In cases of severe kidney problems, open kidney surgery may be pursued to provide relief. These surgeries include the removal of a kidney (nephrectomy) or part of it (partial nephrectomy), open removal of a kidney stone (open nephrolithotomy), kidney biopsy or kidney transplant procedure.
Radical (total) or partial nephrectomy (for trauma / tumour)
Kidney removal surgery may be pursued in the event of a kidney tumour being discovered or if the patient has experienced significant kidney trauma. This surgery is known as a nephrectomy and will be done under general anaesthetic. Dr. Hayden will make a single incision in the patient’s abdomen or side and then, depending on the case, either remove the whole kidney (radical nephrectomy) or else only the problematic area (partial nephrectomy). The recovery time from kidney removal surgery ranges from 3-6 weeks.
Pelvi-ureteric junction obstruction repair
Ureteropelvic junction obstruction (commonly known as UPJ obstruction) refers to urine blockage as it flows from the renal pelvis to the ureter. This can result in kidney obstruction. A UPJ obstruction can be detected even in utero, and the problem may be managed without the need for surgery. However, in serious cases, utereropelvic junction obstruction repair can provide effective surgical relief.
Kidney stone surgery (an open nephrolithotomy) is rarely required for large kidney stone removal. When stones are too big to be removed by less invasive measures, Dr. Hayden will proceed with an open nephrolithotomy procedure, with involves making a single incision in the patient’s side to access the kidney. Another incision will then be made in the kidney itself, in order to remove the large kidney stones. Patients will be hospitalised for up to a week following this kidney stone removal procedure, and full recovery time could be up to 6 weeks.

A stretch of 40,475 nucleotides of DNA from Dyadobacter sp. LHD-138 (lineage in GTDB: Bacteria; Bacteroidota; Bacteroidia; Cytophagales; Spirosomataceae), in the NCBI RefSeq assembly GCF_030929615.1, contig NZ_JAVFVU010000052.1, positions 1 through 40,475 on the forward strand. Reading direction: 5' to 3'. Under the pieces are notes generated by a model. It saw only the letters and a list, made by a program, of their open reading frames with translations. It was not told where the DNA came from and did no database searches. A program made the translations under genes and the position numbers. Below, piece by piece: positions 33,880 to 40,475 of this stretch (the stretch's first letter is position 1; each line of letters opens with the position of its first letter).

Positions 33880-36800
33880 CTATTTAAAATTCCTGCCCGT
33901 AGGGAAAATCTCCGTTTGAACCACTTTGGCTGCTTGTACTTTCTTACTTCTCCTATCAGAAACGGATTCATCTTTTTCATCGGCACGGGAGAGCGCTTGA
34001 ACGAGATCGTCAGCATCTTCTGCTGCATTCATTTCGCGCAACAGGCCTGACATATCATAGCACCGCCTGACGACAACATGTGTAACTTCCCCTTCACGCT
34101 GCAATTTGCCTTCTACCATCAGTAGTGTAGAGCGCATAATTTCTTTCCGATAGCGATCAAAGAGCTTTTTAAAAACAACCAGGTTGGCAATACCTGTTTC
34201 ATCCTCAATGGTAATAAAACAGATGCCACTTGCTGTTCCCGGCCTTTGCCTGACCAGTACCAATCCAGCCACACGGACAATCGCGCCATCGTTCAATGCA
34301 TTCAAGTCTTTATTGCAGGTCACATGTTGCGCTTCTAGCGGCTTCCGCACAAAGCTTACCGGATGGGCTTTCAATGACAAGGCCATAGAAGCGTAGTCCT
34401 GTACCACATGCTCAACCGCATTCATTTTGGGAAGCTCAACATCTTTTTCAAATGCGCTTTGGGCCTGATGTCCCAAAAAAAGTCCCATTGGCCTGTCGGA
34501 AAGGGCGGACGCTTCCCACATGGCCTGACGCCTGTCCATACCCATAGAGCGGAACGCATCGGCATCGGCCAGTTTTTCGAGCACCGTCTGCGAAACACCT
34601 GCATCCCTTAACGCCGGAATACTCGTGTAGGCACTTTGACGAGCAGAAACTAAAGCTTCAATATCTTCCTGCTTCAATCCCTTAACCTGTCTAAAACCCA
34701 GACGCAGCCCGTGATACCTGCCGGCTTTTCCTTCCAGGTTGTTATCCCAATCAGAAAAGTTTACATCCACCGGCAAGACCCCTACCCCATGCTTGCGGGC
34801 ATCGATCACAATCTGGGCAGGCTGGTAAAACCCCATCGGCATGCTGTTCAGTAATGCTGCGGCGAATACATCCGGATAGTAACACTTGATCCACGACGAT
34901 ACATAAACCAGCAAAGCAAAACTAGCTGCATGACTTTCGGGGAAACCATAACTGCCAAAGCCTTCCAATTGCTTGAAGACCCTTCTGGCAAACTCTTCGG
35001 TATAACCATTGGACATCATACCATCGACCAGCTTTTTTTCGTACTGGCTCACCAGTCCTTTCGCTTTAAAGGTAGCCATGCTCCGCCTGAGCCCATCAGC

Renorrhaphy (renal repair) after trauma
If a patient has experienced extreme kidney damage or suffered a bad kidney injury, renorrhaphy after trauma is considered as the best surgical option if conservative measures fail or are deemed unsafe. Renorrhaphy refers to the suturing (closing up) of the kidney after kidney trauma (which is also referred to as renal trauma). If renorrhaphy is unsuccessful or also deemed to be unsafe, a nephrectomy (partial or complete) is done.
Ureteral obstruction may cause flank pain, often spreading to the groin, on the affected side. The pain is usually intermittent. Other symptoms may include a high fever.
This is a condition where a blockage occurs in the junction where the ureter attaches to the kidney. This causes decreased flow of urine down the ureter and increased fluid pressure inside the kidney. Pain or discomfort is commonly prominent when drinking alcohol or in periods of increased fluids intake.
It may be caused by trauma, scar tissue from a kidney infection or stone, an abnormal blood vessel, or it may be congenital (the patient was born with the condition).